Thank you again fot your reply. Initially I tried 'craft wood' a compressed woodchip material of the right thickness, with little success, even with the coping saw, because of the number of cuts involved. But now that you've suggested Balsa wood, I'm sure I'll be able to do it with my trusty Stanley knife and metal ruler and square; and the product will be neater and sharper than what I have achieved with drill and saw. Mainly because of my mistakes placing the hole needed for the saw blade too close to the line of the cut out. But I iwould still be interested to know more about the laser cutter you used. What it is manufactured to deal with, like thickness and density of wood it's designed for, plus what other materials it can handle, as well as workshop space required and price. Although I've only got a decade or so pottering time left I have instilled in the grandchildren the pride and joy obtained from completing a DYI project well and if within my means and power, and if it has enough potential, I would like to include one in the workshop they will use while i live and inherit on my passing. As well as innumerables hand and smaller power tools, I have already purchased a pivoting headed wood lathe for bowl work as well as turning. But I've never seen or even heard of a laser cutter before. <br>Cheers, Chris
<p>I'll put some information together and send you a Private Message - watch your inbox.</p>
Beautifully designed and built but how hard is it without a laser cutter? I have a Dremel, set square and Stanley knife.
<p>I guess it depends on your skills - the holes are only 3-4 mm wide.</p><p>You could try cutting &quot;windows&quot; out of some scrap material and see how you go.</p><p>It might be worth investing in a coping saw?</p>
Thank you for your time replying to my query. Although I dont have a copong saw, I do have a rod saw blade on one of my hacksaws. It after i drill a small hole, works quite well, but oh boy is it time consuming. One of my grandsons is a Dr Who fanatic and I would love to make him a, Tardis lamp shade for Christmas this year. I made his sister a 'Tiffany' shade a couple of years ago and that took forever bur this project may top it before I'm finished. <br>In your instructions you said s lazer saw. I've never seen one. I've had coping saws before, but one of the kids/grandkids/mates must have forgotten to return it. How much did it cost you to buy approximately?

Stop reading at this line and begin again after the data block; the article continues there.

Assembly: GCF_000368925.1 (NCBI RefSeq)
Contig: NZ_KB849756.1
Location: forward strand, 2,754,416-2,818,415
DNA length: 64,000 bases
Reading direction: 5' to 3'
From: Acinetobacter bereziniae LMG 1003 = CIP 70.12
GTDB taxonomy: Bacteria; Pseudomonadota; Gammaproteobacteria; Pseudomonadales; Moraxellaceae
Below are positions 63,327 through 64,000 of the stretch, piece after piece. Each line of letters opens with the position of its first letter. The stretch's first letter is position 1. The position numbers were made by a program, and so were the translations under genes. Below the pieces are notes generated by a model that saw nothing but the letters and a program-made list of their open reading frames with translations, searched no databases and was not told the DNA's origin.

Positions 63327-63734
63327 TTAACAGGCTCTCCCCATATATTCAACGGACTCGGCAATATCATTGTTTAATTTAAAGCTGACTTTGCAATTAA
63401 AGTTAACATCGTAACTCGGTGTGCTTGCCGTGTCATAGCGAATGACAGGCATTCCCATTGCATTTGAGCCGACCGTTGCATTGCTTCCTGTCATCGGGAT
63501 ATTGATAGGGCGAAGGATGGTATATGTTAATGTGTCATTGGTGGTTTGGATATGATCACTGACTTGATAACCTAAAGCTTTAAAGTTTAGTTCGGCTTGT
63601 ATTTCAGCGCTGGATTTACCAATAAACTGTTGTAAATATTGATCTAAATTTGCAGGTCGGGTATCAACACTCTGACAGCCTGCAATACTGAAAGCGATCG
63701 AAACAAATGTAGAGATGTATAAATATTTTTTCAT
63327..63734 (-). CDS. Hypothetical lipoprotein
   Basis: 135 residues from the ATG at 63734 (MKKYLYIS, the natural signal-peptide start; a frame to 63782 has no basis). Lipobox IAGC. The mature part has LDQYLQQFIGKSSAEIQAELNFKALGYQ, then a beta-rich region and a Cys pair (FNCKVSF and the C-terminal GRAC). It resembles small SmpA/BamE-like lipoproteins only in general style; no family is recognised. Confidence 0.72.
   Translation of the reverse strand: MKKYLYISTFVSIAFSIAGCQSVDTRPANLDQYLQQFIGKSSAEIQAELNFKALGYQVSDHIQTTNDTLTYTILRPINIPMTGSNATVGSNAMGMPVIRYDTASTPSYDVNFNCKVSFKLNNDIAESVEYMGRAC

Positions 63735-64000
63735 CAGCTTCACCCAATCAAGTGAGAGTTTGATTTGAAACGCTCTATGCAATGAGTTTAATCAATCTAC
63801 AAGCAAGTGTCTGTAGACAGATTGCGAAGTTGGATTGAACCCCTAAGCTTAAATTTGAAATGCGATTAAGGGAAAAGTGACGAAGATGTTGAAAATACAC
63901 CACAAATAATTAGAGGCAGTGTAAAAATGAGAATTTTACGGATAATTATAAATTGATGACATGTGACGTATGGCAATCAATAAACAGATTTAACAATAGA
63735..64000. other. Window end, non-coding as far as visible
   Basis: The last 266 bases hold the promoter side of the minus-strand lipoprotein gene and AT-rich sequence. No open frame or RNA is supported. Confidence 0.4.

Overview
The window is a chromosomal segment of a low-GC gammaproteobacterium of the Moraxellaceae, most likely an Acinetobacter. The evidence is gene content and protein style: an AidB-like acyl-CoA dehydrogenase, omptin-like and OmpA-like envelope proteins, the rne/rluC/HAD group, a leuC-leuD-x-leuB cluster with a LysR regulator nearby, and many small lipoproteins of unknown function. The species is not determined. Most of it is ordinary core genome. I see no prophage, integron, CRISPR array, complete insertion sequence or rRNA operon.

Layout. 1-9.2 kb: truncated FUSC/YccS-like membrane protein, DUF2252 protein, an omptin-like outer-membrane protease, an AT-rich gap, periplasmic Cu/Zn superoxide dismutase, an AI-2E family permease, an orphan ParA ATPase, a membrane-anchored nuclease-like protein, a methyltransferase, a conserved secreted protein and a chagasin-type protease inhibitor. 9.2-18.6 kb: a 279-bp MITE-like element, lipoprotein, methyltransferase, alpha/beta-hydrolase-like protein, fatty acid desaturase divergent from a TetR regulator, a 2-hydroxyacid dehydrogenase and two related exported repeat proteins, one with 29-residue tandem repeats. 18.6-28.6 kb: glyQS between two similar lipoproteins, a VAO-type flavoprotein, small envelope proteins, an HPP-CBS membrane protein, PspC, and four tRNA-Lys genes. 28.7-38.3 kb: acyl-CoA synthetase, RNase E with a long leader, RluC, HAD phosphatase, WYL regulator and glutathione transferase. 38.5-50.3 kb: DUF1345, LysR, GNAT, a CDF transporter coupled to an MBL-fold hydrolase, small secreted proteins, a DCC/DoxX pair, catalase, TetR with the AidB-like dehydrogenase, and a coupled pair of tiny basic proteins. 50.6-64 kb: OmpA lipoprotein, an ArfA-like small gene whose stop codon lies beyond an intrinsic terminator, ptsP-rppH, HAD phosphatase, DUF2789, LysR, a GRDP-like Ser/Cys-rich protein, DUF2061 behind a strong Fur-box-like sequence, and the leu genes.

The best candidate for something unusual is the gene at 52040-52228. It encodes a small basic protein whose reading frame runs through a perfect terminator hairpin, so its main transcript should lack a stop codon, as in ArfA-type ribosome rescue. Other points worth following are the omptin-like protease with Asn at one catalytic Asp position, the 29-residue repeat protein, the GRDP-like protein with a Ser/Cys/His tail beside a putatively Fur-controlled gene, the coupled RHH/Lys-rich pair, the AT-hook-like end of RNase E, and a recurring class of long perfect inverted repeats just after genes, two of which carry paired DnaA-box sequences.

<p>The cheapest coping saw I see on Amazon.com is $5.99</p><p><a href="https://www.amazon.com/Stanley-15-104-Fatmax-Coping-Saw/dp/B000BOADDO/">https://www.amazon.com/Stanley-15-104-Fatmax-Copin...</a></p><p>Since the lines are all straight, you might find it a lot easier to cut from balsa wood or heavy card (like the stuff used for mounting pictures in frames), using an Xacto knife (or similar) and a metal ruler. Balsa is weaker than other woods, but the shade will take no load once it is built and hung. You can buy it online, or from hobby stores (people build model gliders from it).</p>
<p>or get really thin plywood and use an X-ACTO knife</p><p>https://www.instructables.com/id/Instructableswho-Game-Number-2/</p>
<p>Oh! Sheets of balsa wood would work if you are using a blade and a metal ruler. Lots of &quot;hobby&quot; stores will stock it (it's used to build model aircraft etc), and it's available online.</p>
<p>it is awesom man i will vote for you</p>
<p>Thank you!</p>
<p>Wow ... this was simply amazing. VOTED </p>
<p>Thank you!</p>
<p>You are welcome :)</p>
<p>Brilliant work! I love it. I may have a hand at it with balsa and X-Acto methods. I have the Cricut, so making the pattern to cut with will be a breeze.<br><br>I think the windowed lintel which has &quot;Police Public Call Box&quot; on it in the show might be fun to enlarge a little and put those letters on translucent paper on all four sides. That's the only thing I might change. If I get off my dead arse and do it, I'll post what my outcome looks like.</p>
<p>Cool, I'm looking forward to it.</p>
<p>Looks great !</p>
<p>Thank you!</p>
<p>Looks great !</p>
<p>Looks great !</p>
<p>Lovely job!</p>
<p>Thank you!</p>
Nice!
<p>Isn't it?</p><p>This was my most satisfying project for quite some time, because it came out *exactly* like it started in my head.</p>

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Bio: The answer is "lasers", now, what was the question? If you need help, feel free to contact me. Project previews on Tumblr & Twitter: @KitemanX